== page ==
15

These two survey questions do not clarify the evaluation period for service interruption. The following survey question that is used to create a variable ‘tangibles of drinking water’ does not clarify the evaluation period either. However, with 12,000 investigated families, water users' reports are adequate to capture differential perceptions of quality.

16

As a reviewer suggested, climate and topography may affect reliability and tangibles. Future research needs to incorporate climate-related and topography-related variables.

17

We manually match the service quality dataset and the other three municipality-level datasets (fiscal performance index, socioeconomic development index, and population census) based on the dwelling locations in the databases. These three datasets contain only municipality-level information, and are merged with the service quality dataset based on each dwelling's municipality location.

18

The correlation between ‘tangibles’ and ‘reliability’ is −0.0978, which suggests that they are not correlated. Thus, it is necessary to discuss the effects of two-dimensional service quality separately.

19

Standard errors are adjusted for clustering on city.

20

The correlation between variables ‘subsidized’ and ‘community provider’ is 0.1089, which suggests they are not correlated. Thus, the result on the coefficient of ‘community provider’ is not driven by the interaction between these two variables. It is useful to address the effect of each of them on service quality.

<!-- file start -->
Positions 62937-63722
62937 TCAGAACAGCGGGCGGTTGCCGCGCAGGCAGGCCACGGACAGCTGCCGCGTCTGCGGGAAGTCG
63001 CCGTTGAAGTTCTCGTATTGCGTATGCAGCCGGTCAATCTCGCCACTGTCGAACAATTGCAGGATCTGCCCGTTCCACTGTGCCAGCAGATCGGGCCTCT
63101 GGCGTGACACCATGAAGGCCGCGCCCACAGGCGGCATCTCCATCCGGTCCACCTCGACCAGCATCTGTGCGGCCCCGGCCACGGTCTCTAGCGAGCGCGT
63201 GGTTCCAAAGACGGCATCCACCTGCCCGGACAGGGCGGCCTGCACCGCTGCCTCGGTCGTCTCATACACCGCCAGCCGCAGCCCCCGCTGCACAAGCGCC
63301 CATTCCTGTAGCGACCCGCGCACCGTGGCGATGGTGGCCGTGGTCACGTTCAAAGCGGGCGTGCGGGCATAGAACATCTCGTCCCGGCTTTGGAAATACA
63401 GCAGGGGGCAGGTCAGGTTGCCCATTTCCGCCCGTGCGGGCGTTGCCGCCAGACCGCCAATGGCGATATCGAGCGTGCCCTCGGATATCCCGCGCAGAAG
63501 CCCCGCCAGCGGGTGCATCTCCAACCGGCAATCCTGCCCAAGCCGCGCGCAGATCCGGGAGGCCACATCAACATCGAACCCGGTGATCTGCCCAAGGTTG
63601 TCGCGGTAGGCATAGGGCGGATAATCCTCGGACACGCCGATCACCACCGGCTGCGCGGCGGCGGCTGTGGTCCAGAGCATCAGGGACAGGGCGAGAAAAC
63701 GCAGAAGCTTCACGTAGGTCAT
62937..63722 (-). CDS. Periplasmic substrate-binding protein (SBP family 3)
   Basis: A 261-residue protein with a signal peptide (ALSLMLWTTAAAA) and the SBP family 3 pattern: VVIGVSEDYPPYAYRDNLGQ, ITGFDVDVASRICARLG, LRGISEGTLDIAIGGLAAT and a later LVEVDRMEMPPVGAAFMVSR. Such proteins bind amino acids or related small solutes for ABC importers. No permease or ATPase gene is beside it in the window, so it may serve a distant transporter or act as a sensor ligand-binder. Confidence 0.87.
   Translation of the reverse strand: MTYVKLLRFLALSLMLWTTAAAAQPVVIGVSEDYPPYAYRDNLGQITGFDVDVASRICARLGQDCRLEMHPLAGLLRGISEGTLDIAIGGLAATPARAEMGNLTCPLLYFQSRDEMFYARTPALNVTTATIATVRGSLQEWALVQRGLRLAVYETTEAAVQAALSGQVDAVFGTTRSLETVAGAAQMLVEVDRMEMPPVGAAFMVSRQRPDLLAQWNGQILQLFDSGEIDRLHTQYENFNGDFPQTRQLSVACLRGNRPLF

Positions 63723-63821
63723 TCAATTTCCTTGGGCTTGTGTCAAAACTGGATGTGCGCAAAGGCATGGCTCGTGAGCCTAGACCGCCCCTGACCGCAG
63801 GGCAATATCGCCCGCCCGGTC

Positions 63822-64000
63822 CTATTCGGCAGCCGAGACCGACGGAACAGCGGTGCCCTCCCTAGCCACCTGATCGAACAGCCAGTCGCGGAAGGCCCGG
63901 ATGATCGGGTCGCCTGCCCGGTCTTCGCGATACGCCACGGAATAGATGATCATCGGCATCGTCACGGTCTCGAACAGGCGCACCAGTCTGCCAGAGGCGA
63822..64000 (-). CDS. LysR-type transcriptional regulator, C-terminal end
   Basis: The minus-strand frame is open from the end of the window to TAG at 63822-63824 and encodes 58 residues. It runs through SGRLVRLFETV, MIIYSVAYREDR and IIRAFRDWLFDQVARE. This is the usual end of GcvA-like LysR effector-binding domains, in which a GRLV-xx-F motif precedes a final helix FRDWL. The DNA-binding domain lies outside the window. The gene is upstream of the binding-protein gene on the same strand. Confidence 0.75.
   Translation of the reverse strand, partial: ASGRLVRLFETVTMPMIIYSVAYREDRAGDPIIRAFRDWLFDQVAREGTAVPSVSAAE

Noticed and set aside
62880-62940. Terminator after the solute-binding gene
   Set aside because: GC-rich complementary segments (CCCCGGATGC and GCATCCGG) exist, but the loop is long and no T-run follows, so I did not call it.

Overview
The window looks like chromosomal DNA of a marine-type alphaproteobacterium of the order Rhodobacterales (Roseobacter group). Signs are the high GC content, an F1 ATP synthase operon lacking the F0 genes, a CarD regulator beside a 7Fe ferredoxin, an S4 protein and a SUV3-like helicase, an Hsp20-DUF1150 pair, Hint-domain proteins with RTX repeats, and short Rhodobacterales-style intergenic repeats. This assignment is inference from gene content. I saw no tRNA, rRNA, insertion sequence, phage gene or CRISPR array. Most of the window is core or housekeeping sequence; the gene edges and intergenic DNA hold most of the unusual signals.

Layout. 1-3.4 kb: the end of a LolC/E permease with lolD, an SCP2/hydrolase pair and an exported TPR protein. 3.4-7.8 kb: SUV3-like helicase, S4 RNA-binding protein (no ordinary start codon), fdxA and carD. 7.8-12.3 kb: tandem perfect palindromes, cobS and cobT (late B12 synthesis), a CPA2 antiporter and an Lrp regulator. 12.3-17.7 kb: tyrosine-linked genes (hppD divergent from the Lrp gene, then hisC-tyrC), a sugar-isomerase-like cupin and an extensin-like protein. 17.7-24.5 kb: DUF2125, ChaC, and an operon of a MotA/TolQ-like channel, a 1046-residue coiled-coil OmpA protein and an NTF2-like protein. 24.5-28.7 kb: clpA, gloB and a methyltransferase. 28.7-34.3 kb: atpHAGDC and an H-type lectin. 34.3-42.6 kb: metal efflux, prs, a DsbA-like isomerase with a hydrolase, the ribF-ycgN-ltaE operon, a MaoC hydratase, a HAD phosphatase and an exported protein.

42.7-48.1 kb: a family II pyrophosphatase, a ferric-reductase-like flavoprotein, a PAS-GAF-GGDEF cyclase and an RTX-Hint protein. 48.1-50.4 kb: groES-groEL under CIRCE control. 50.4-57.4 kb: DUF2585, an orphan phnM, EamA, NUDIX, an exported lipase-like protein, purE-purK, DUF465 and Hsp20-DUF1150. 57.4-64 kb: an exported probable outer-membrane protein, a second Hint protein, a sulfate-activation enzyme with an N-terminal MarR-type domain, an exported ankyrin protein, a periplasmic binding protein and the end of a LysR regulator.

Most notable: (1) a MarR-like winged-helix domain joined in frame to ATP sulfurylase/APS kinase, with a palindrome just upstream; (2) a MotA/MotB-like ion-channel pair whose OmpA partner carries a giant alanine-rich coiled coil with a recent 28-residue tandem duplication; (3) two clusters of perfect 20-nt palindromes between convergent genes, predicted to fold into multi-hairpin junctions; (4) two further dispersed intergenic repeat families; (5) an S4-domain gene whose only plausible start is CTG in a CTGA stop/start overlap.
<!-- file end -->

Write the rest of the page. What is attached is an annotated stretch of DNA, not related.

21

One review suggests that we should give attention to economic significance. Although the estimated coefficients of some variables seem large in magnitude, they are considerably smaller in terms of economic significance than the others that are statistically significant.

22

See Laffont and N'Gbo (2000) for a detailed discussion on utilities that reduce service quality to the poor because the poor devote a fixed portion of their income to infrastructure services. Also see McRae (2015) for the estimation of the household-level demand function for infrastructure services.

23

See Li (2014) and Li & Berg (2014) for discussions of quality variation conducted by utilities when facing underfunded cross-subsidy policies.

24

One reviewer inferred from this that it is far more difficult for a utility to deliver differential tangible quality than reliability by user type: tangibles are less elastic to technology.

25

The model without household-level characteristics is re-estimated; its main result shows that the sign of most coefficients remain, but the significance level changes a lot. Given our dependent variable is perceived quality, it is necessary to include household-level characteristics to control for the effect of people's perception on service quality.

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Supplementary data